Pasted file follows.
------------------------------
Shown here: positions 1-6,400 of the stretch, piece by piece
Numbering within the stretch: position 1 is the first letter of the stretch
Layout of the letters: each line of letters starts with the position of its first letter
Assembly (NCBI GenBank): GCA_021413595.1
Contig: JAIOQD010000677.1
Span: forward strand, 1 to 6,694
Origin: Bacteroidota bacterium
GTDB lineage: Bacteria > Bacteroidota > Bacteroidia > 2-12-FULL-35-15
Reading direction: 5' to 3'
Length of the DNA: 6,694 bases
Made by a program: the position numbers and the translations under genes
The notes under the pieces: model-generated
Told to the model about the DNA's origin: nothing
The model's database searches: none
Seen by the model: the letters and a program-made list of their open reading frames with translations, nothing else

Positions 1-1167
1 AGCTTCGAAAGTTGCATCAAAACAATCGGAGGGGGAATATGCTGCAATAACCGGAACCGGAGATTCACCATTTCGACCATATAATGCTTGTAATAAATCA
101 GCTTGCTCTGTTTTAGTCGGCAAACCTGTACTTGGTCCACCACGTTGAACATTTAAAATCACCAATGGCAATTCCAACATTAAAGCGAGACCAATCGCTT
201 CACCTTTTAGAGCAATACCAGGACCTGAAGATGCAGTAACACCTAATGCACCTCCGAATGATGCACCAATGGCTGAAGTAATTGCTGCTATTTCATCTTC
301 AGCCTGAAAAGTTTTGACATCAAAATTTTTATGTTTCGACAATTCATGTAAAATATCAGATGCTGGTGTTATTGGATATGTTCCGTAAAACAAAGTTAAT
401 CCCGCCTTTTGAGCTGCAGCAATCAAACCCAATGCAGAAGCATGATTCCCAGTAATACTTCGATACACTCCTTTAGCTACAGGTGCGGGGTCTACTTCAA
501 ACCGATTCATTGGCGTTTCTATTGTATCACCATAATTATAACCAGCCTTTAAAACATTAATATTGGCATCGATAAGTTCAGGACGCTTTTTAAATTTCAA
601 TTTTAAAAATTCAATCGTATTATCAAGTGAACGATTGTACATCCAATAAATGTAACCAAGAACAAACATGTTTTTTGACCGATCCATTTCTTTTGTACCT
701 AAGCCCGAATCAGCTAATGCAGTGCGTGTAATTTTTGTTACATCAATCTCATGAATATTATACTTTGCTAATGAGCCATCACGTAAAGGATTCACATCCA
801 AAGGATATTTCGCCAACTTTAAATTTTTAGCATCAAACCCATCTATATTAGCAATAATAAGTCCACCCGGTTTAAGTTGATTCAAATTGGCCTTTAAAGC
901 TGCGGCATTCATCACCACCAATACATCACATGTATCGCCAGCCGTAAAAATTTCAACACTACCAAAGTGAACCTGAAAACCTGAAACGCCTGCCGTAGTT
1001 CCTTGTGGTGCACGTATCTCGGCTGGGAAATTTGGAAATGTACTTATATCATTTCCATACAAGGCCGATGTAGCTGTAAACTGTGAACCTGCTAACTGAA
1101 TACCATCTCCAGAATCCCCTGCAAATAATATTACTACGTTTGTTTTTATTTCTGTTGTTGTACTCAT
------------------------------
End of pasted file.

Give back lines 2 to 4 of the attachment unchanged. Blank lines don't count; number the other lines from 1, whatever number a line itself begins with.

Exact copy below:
Numbering within the stretch: position 1 is the first letter of the stretch
Layout of the letters: each line of letters starts with the position of its first letter
Assembly (NCBI GenBank): GCA_021413595.1